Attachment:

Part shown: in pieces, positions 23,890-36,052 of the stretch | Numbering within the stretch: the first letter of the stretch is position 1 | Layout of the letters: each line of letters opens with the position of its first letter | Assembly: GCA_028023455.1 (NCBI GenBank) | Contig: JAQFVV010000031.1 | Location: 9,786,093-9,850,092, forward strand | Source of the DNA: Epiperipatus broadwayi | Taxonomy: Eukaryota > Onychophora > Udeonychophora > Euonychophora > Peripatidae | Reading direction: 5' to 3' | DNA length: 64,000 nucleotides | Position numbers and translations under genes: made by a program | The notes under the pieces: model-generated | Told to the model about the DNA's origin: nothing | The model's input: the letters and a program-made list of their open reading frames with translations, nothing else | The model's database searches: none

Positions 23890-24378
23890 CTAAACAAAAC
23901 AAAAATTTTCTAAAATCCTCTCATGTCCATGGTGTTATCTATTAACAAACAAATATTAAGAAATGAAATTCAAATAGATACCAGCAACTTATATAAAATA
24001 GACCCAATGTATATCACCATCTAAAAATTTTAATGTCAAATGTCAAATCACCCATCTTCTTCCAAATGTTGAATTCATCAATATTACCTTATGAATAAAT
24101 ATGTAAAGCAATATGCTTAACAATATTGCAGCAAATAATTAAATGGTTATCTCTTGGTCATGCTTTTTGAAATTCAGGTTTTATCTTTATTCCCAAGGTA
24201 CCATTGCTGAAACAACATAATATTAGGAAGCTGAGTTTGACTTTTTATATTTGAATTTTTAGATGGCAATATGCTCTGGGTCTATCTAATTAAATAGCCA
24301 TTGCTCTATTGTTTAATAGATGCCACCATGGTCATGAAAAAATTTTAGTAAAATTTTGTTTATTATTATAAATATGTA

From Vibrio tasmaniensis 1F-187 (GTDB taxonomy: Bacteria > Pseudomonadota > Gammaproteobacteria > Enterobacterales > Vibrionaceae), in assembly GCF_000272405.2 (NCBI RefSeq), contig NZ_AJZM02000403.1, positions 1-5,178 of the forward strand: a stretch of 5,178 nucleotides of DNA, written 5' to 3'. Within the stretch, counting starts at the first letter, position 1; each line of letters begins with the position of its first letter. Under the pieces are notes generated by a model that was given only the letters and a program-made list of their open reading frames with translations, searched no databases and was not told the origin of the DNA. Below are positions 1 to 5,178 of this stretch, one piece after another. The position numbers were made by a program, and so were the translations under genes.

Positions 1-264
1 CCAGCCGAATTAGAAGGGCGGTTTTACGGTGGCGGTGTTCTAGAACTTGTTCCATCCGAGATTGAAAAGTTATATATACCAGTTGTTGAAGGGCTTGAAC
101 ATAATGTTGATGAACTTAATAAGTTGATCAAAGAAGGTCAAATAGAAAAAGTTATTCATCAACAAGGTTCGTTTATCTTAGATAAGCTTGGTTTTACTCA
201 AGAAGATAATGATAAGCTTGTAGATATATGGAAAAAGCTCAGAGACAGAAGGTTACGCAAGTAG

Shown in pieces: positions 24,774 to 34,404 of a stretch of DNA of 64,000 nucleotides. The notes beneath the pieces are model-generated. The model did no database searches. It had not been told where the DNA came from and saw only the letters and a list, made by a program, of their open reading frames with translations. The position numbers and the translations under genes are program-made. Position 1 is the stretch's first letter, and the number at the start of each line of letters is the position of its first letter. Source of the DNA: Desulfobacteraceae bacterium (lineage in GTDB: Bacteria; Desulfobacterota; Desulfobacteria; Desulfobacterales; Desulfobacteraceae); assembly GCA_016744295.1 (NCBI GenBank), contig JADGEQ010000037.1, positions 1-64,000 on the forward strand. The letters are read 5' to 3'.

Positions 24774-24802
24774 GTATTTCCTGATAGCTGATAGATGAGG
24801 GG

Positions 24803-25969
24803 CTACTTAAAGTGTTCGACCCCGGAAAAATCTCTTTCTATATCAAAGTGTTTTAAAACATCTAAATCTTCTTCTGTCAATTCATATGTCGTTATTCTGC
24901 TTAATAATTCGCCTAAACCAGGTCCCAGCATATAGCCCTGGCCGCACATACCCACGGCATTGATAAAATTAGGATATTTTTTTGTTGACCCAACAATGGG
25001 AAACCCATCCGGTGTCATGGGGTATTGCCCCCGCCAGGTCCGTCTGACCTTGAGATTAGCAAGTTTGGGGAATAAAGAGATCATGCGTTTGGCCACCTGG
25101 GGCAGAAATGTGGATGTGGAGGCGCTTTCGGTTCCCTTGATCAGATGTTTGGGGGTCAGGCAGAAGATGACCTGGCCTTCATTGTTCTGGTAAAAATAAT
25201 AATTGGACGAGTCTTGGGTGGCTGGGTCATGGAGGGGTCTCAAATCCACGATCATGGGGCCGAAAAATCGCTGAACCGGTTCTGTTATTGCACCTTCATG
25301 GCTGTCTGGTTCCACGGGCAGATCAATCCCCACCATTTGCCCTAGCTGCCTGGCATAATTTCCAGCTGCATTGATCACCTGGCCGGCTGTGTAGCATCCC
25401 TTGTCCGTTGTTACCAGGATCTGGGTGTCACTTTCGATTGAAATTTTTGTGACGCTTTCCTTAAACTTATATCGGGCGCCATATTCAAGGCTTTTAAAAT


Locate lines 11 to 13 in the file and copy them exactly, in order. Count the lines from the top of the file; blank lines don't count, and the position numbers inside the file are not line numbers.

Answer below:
1 CCAGCCGAATTAGAAGGGCGGTTTTACGGTGGCGGTGTTCTAGAACTTGTTCCATCCGAGATTGAAAAGTTATATATACCAGTTGTTGAAGGGCTTGAAC
101 ATAATGTTGATGAACTTAATAAGTTGATCAAAGAAGGTCAAATAGAAAAAGTTATTCATCAACAAGGTTCGTTTATCTTAGATAAGCTTGGTTTTACTCA
201 AGAAGATAATGATAAGCTTGTAGATATATGGAAAAAGCTCAGAGACAGAAGGTTACGCAAGTAG